Webcams – You can do a google search for aquariums and zoos across the country (and the world) with webcams that allow you to observe sea creatures. Here is one to get you started.
Field Trips can be a great way for kids to learn and have new experiences. Get permission from your host parents before any outings and be sure to take all social distancing precautions. Search online to see if your area has any of the following:
Any pet store with fish tanks
Television – The Discovery Channel has an annual Shark Week. This year it will be July 11-18, 2021. Much of the programming will be too scary for younger kids, but for nature-loving tweens and teens, it could be a great way to get them interested in sharks and other ocean animals. Check out 15 JAW-some Activities for Shark Week with lots of fun ideas for kids in grades 5 and up, but a few for younger kids too.
If your kids are a little older, check out 10 Crazy Facts About Sea Turtles (below).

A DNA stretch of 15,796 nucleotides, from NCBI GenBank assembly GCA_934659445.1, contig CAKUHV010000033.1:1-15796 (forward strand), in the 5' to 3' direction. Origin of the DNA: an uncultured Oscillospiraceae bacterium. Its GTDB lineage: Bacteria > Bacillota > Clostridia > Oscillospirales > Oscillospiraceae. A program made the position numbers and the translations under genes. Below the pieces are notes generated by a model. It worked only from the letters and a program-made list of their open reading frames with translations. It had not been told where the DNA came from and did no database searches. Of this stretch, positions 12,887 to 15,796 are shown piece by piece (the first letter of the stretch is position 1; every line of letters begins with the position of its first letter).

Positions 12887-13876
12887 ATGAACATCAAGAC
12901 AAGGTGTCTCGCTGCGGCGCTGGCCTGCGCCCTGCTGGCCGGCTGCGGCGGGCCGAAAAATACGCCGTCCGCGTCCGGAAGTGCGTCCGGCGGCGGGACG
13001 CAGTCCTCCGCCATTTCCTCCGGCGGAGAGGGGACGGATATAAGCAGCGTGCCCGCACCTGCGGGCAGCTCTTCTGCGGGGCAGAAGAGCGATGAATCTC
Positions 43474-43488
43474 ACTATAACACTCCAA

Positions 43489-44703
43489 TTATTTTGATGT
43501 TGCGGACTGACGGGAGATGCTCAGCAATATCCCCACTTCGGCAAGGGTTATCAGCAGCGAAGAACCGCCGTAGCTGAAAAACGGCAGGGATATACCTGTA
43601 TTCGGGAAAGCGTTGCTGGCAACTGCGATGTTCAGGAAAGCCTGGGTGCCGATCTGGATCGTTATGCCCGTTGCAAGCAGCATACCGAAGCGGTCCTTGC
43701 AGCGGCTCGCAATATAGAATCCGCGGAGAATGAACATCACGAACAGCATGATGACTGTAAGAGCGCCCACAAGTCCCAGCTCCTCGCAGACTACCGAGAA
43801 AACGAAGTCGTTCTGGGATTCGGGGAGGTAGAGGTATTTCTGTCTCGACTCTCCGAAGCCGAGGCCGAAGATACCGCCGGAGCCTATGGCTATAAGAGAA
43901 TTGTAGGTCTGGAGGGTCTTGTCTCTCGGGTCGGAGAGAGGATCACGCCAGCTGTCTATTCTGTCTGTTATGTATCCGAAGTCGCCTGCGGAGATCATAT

Books – Stop by your local library and look for books on sea creatures. The Rainbow Fish is a classic children’s book, your kids may already own. If not, you can find videos like this of it being read aloud.
Crafts, recipes, activities, and games related to all kinds of bugs, insects, butterflies, and spiders can be found here on the Camp Au Pair – Bugs & Butterfliespinboard.
Outdoors – Kids today do not spend enough time outdoors. Take the kids in the backyard or another nature area (approved by your host parents) and do some activities related to this theme:
Allow them to search for bugs and butterflies.
Observe lightning bugs (also known as fireflies) in the evening. Here is a map showing what people call these little guys in different parts of the country.
After it rains, look for earthworms. Not bugs or butterflies, but very interesting creatures you can find in your own backyard.
NOTE: If you are outdoors with the children, be sure to check for ticks when you come back inside. Here is a blog post explaining the health risk ticks can pose and how to find and remove them safely.